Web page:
A well-kept secret.
I hadn't entered her room with the intention of snooping. I was dropping off laundry when I smelt it — an assertive, fruity effervescence. The smell intensified as I neared her bed. I peered underneath — nothing but her slippers. I stooped over the bed, the aroma overpowering, and rested my hand on her pillow.
That was when I felt the thing tucked underneath.
Three months had passed since the eradication. According to AKU World News, all traces of alien life had been pinpointed and purged. The infestation had been widespread, a small pod was even discovered in our yard, near the apiary.
Joslyn had spent hours with her father tending the hives. She still cared for them, trying to maintain some sort of connection with him. That was probably when she discovered it.
I lifted the pillow and gaped at what lay there. Out of the window, I saw Joslyn in her beekeeping suit, working honeycomb from a frame. She paused and looked up at the house. I froze, even though it would be impossible for her to see inside with the glare of the sun on the window.
I dropped the pillow back into place and cursed Darren under my breath. This was his fault. If he had stayed, she wouldn't be seeking comfort in dangerous things.
When I turned, Joslyn was standing in the doorway.
“What are you doing in here?”
My cheeks grew warm. “Joss! You startled me.” I glanced out the window. How had she got to the house so fast? “I was just leaving your laundry. I washed the red blouse. You can wear it to the ballgame this weekend.” I said. “Is Braden playing?”
“You know he is, Mom,” she said, frowning. She frowned a lot now, since Darren left. Her eyes flicked over my shoulder to the bed.
I stared at her.
“What?” Joss said, planting her hands on her hips. Before I could find the words, she offered me the information. “It's harmless. I'm keeping it.”
I shook my head. “You can't, sweetheart. It's against the law —”
“Nobody's killing him,” she snapped. “I won't let it happen, and if you try anything, I'll disappear, just like Daddy.”
Her last line was a sucker punch. I propped an arm against the wall to steady myself. Her gaze softened.
“I'm sorry, Mom. I didn't mean that.” She blinked back tears. “I just don't want them to kill him. Can we hide him here? Please!”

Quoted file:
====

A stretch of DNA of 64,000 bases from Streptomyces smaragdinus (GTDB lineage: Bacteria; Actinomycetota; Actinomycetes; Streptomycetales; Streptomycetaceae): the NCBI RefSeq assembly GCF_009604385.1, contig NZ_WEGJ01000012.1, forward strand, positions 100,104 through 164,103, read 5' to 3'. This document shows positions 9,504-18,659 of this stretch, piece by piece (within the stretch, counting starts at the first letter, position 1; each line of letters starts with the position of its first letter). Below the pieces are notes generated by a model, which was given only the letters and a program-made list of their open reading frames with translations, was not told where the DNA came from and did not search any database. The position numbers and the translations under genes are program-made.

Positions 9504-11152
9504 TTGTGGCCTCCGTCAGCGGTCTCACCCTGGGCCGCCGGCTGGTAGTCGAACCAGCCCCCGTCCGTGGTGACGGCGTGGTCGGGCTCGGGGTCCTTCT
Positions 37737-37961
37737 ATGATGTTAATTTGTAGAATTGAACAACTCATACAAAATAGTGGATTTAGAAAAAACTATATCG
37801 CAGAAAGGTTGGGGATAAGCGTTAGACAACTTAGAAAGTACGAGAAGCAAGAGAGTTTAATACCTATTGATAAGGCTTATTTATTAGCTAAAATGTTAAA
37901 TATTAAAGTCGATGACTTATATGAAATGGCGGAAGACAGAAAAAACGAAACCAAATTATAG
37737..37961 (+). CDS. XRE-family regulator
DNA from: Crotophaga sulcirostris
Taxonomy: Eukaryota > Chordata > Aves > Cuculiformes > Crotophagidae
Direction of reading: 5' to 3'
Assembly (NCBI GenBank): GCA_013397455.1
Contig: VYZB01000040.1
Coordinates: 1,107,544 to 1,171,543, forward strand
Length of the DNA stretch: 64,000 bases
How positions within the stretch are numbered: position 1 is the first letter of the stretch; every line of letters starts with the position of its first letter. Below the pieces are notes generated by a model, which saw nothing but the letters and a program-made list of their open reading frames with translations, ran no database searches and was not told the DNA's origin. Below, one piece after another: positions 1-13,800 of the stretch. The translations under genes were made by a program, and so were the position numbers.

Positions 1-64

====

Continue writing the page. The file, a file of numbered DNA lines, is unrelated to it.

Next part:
So it had hatched. It wasn't just pieces of its shell tucked under her pillow for safekeeping, but the creature was here somewhere. I scanned the room.
“It's not a he, Joss, it's an it, and it's dangerous. Now where is it?”
Joss crossed her arms and shook her head. “I can't ... I have to protect him.”
“I have to call the sweepers.” I cringed at the thought of calling the government thugs with the job of exterminating the aliens.
“No, please don't.” Joss paused, her eyes lit up. “We'll make an offering. The bees. The hives. The honeycomb. They did something similar in Tibet. We watched it on the news. Remember? The visitors left without resistance.” She took a step towards me. “Please, Mom. I know you hate the sweepers as much as I do.”
I stared at my daughter, considering her words. Then, another sucker punch.
“He told me that Daddy's with them. Safe. Happy. He didn't leave us, see? He wants us to join him.” Her face beamed and I gaped at her in horror, unable to speak. My daughter smiled, mistaking my silence for approval. “I'll ask the visitor to send the others an invitation. They'll be here soon. Okay?”
“Okay,” I croaked.
She hugged me. “Thank you,” she whispered in my ear. She released me, smiling, and picked up the stack of clean clothes.
A splash of stars marked the night sky. I looked up, half expecting to see an alien craft hovering overhead waiting for its prize.
But it wasn't time yet.
Joss joined me on the porch, looking fresh in her strappy red blouse, hair woven into two pigtails, making her appear even younger than her 17 years. She squeezed my hand.
I couldn't help but smile. “You look pretty.”
“Thanks,” she said. “And thanks for not calling the sweepers.”
“So ... where is it?” I looked around nervously.
“He's over there, beneath the maple tree.” A stunted silhouette about the size of a chimpanzee sat on the swing that hung beneath our 60-year-old maple, barely visible in the darkness.
“Do you want to meet him?”
“Mom, he won't hurt you. They're kind beings.”
“I don't think it's unreasonable to be afraid of those ... things,” I said. “It's my job to protect you. I —”
I didn't get the chance to finish; an arc of gold crossed the sky.
“They're here,” Joss whispered.
There was no craft, no saucer-shaped vessel, no raptor-styled ship like in the movies. There was only light.
I reached for Joss's hand and squeezed. To my relief, she returned the gesture, although her eyes did not leave the sky. The light engulfed the boxes, the maple tree and the creature on the swing. My daughter moaned and uttered a word that broke my heart.
A moment later, the light slipped through a seam in the night sky and disappeared. In the darkness, I could just make out the empty swing and the squares of dead grass where the hives used to sit.
I exhaled. That wasn't so bad.
I squeezed Joss's hand again, but it felt odd, bony. I turned to her, but she was no longer there. One of them stood in her place, the strap of Joss's red blouse slipping off its knobby shoulder.